Inside the fall of BlackBerry

The Globe and Mail:

This investigative report reveals that shortly after the release of the first iPhone, Verizon asked BlackBerry to create a touchscreen “iPhone killer.” But the result was a flop, so Verizon turned to Motorola and Google instead.

Mr. Lazaridis opposed the launch plan for the BlackBerry 10 phones and argued strongly in favour of emphasizing keyboard devices. But Mr. Heins and his executives did not take the advice and launched the touchscreen Z10, with disastrous results.

Fascinating article about the demise of a once great brand.

  • satcomer

    Blackberry/RIM failed when Microsoft sold its Domain Sync to Apple then Google starting in Server 2008s2. Business learned slowly they didn’t need BlackBerry server licenses anymore if they went to Apple, Android since Microsoft Server recognizes natively Apple, Google phones.

    • DJ

      You should read the full article. There are a lot of reasons for the failure aside from licensing.

      • satcomer

        What I saw was a company that moved WAY to slow with the times. You will find this in most ANY companies that fails.

        • I think this is the key point. They sat still, like Palm did in 2002 before them.

  • Moeskido

    “I can’t imagine what the employees must be thinking. Everyone is talking about the most likely scenario being that it will be broken up and sold off for parts. What will happen to the Waterloo region, or Canada? What company will take its place?”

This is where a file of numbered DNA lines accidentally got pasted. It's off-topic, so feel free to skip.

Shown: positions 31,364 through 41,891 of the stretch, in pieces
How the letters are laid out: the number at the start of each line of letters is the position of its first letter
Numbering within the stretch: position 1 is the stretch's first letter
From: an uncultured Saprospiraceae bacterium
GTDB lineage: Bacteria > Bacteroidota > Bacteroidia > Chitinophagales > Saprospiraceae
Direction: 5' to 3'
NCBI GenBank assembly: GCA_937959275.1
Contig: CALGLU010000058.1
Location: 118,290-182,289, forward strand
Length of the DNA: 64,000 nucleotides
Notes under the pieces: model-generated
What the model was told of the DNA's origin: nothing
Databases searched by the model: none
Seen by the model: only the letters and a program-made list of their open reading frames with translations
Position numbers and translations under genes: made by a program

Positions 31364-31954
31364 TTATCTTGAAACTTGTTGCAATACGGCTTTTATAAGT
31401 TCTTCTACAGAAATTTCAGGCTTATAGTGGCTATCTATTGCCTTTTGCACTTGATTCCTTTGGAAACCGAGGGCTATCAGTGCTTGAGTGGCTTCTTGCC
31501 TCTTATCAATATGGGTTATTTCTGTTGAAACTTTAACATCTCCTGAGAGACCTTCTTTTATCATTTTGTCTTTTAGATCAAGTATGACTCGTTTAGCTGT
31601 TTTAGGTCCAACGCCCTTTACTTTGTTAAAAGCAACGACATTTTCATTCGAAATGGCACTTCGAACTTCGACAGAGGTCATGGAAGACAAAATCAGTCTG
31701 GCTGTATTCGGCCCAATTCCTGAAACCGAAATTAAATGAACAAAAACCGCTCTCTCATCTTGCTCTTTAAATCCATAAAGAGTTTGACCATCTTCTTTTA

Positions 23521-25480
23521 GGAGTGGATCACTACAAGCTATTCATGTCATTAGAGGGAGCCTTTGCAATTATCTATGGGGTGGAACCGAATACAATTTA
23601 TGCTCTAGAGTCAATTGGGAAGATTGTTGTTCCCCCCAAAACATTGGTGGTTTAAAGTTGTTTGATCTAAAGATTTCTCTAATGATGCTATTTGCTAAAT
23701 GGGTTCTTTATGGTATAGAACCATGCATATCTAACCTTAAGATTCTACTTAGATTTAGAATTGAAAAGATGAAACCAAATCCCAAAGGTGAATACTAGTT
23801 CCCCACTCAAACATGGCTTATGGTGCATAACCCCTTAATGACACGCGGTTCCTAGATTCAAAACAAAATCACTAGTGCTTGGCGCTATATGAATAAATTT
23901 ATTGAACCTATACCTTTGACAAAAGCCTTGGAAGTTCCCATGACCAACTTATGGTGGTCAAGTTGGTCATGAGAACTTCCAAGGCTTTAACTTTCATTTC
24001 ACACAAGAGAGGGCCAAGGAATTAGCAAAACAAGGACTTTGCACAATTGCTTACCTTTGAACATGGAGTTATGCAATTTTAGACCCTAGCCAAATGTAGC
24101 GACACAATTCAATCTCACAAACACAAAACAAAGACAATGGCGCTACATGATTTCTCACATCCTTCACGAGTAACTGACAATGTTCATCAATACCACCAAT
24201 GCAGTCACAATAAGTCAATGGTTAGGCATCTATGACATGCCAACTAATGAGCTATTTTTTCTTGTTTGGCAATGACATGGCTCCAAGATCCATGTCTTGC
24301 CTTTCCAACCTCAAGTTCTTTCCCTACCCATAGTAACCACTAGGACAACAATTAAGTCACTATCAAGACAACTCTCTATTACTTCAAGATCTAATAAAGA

Paging RIM fans who are still holding out.

    • Scott Falkner

      “… What company will take its place?”

      There’s the problem in a part of a sentence. RIM’s place has already been taken.

      • The previous sentence also shows another problem RIM has: Canada is just not that dependent on RIM. They’ve had their heads up their asses for years, well before 2007.

        That said, they were the option that could have (probably) avoided NSA tapping. Oh well.

        • Moeskido

          And they did employ an impressive number of people. It’s never easy to lose such a substantial tax base or point of pride.

          • An impact to the Waterloo region, for sure, but Canada wide? Those people aren’t going to just vanish; they’ll get other tech jobs, or even start their own companies.

            Don’t get me wrong, it’s an IMPACT, but it’s not like those people were killed and will never contribute again.

  • dvdphn

    Visited the UWaterloo campus a couple times since I graduated in 2008. It has changed, but the student body in general has stayed the same. The city seems the same as well, (but they do have an Apple store there now).

    Don’t know if another hardware plus software company will build up in place of RIM/Blackberry, because software is easier to do, (and can be done almost anywhere).